Falkenberg Castle was founded probably between 895-898 AD, but not mentioned before 1154. In  1294 Aldsassen monastery bought it. In 1428 the monks successfully defend the castle against the Hussite invasion. During the Thirty Years" War in 1648 Hans Christoff von Königsmarck (Swedish-German soldier) conquered the castle and left it in ruins. After been decayed for centuries, Friedrich-Werner Graf von der Schul ...
Founded: 9th century AD | Location: Falkenberg (Oberpfalz), Germany

Sulzbach Castle

The earliest traces of human settlement on the Sulzbach castle hill have been dated to the Late Hallstatt or Early La Tène culture. The medieval settlement was built first in the 8th century or early 9th century. The partially stone-made castle was built there in the 9th or 10th century. In 1003 the castle was moved to the Nordgaugrafen family by Henry II. The medieval castle was rebuilt from 1618 to the Renaissance styl ...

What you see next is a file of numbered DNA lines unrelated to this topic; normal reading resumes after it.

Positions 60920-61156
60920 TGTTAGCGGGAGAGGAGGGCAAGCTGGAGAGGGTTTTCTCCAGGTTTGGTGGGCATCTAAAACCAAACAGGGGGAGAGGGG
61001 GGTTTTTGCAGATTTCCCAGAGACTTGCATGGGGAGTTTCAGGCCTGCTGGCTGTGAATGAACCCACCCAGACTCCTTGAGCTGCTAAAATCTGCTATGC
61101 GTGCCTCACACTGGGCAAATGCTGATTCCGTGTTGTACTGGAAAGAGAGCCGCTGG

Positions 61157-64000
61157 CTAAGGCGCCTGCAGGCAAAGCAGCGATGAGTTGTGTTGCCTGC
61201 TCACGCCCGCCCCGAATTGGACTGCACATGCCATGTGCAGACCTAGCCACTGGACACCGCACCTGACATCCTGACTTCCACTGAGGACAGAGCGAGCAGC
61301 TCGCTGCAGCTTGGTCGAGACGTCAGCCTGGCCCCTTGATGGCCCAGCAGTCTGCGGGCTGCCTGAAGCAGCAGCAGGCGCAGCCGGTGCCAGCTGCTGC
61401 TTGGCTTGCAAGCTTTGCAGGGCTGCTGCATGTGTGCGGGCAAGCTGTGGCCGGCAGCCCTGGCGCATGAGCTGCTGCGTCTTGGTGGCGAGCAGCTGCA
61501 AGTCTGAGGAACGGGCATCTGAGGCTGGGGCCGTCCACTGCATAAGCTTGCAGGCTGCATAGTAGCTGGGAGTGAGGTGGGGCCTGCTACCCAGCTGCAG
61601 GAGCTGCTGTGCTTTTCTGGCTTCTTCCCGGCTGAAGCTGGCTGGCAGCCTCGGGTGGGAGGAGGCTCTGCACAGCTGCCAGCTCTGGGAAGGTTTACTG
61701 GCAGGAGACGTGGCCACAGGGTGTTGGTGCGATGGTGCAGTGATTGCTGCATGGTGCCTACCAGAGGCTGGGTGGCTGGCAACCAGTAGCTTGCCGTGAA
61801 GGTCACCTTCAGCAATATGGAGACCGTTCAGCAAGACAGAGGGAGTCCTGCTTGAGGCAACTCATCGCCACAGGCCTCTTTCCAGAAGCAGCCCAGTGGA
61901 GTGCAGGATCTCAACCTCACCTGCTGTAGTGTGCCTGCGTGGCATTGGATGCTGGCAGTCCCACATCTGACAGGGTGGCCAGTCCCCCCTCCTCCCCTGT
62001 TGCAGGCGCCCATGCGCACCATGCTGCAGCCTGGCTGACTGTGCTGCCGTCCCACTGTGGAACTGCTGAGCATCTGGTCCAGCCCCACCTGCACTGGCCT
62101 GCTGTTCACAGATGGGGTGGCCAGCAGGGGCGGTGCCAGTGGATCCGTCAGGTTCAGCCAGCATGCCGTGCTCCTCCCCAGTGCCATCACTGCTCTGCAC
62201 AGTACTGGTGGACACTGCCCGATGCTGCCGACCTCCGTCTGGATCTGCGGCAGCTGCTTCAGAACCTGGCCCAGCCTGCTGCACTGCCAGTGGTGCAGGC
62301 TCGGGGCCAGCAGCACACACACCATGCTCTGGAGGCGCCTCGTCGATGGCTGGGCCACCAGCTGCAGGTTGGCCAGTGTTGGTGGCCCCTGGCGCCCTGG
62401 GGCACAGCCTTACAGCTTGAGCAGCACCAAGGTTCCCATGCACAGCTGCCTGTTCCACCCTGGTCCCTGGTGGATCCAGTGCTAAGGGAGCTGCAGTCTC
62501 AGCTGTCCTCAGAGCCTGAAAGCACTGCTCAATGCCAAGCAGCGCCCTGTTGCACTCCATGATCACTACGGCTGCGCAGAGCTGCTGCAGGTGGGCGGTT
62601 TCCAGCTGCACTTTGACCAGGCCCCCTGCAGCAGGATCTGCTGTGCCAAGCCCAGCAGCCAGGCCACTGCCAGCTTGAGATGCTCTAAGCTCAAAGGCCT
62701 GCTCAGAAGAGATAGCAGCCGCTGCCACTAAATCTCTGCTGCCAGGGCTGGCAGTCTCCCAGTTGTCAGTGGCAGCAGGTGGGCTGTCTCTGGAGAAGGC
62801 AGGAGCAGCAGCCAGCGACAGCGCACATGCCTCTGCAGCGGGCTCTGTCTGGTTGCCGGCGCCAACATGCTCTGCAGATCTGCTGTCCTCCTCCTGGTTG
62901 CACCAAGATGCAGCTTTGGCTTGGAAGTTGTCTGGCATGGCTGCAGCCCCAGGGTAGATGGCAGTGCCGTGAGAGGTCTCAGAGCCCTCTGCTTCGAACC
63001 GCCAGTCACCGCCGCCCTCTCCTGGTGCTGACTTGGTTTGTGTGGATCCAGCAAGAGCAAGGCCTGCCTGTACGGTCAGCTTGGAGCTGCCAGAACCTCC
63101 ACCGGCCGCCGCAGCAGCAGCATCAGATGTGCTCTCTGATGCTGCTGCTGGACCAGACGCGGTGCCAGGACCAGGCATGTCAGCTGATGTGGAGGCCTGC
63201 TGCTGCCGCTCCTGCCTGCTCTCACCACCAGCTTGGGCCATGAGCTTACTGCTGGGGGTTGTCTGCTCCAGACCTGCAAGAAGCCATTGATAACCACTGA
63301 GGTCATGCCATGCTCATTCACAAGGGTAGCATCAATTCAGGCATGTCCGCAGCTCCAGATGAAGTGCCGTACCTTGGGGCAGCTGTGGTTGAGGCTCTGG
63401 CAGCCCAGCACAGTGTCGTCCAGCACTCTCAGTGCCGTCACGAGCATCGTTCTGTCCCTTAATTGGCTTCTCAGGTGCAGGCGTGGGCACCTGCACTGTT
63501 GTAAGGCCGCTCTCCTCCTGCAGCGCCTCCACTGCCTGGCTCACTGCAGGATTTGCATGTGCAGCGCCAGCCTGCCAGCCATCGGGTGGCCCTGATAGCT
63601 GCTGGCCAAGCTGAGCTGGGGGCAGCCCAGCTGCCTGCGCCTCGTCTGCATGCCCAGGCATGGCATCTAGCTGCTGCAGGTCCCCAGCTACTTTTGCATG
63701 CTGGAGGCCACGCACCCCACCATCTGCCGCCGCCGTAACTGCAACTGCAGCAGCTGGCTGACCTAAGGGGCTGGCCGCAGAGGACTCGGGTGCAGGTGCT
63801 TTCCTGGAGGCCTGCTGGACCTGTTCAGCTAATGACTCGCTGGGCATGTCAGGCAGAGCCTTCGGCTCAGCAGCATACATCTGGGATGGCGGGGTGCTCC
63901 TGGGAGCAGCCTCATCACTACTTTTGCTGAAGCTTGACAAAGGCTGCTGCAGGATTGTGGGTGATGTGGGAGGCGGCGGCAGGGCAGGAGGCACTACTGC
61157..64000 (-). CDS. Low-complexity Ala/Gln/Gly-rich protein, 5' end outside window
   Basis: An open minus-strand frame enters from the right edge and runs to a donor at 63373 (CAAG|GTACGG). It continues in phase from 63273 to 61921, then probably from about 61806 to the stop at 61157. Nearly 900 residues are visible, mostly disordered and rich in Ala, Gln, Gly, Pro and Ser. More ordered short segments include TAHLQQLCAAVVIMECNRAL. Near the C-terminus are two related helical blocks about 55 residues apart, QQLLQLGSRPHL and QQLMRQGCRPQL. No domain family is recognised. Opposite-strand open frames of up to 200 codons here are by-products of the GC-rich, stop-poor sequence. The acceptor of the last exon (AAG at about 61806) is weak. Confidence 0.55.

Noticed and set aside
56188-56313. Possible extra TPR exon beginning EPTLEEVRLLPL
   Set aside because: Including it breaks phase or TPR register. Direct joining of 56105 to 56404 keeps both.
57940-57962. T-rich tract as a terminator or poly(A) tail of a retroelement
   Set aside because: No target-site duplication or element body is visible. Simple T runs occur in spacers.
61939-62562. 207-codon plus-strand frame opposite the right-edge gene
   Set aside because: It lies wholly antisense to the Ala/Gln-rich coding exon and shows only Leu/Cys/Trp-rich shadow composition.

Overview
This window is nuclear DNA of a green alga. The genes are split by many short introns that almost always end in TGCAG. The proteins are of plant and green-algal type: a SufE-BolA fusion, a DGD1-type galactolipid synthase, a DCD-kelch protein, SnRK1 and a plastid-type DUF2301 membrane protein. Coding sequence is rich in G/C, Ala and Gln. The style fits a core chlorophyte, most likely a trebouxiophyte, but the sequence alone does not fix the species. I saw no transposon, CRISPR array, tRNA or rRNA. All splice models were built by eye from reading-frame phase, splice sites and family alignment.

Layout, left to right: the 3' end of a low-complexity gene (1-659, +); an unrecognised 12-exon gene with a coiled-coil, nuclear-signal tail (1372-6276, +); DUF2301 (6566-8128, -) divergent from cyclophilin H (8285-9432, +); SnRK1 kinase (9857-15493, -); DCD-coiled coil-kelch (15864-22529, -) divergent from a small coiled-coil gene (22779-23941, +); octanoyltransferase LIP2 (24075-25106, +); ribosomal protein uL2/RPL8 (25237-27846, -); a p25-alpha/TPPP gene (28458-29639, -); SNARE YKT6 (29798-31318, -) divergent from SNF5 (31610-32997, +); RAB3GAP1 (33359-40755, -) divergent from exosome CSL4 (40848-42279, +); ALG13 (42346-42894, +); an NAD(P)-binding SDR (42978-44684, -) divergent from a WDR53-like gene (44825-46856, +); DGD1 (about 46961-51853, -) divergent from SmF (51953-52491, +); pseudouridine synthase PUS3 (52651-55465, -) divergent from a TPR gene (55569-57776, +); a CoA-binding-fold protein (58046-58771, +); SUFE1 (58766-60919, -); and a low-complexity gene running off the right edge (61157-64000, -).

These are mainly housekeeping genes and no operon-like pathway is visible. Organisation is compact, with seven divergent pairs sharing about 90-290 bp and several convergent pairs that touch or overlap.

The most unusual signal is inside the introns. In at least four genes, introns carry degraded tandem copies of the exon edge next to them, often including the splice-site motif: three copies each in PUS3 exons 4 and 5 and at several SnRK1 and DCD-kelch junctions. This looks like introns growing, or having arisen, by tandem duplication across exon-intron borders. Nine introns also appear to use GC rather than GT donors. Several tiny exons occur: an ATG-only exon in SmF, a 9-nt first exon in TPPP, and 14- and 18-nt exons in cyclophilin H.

Founded: 10th century | Location: Sulzbach-Rosenberg, Germany

Lembecksburg

Lembecksburg was a medieval ring wall with a diameter of 95 meters and a height of ten meters. According to old lore, it was constructed in the 9th century as a stronghold against the Vikings and is named after the knight Klaus Lembeck who had allegedly been residing there as a steward of king Valdemar IV of Denmark in the 14th century. After breaking his feudal oath, though, Lembeck is said to have been besieged by the k ...
Founded: 9-10th century AD | Location: Borgsum, Germany

Saalkirche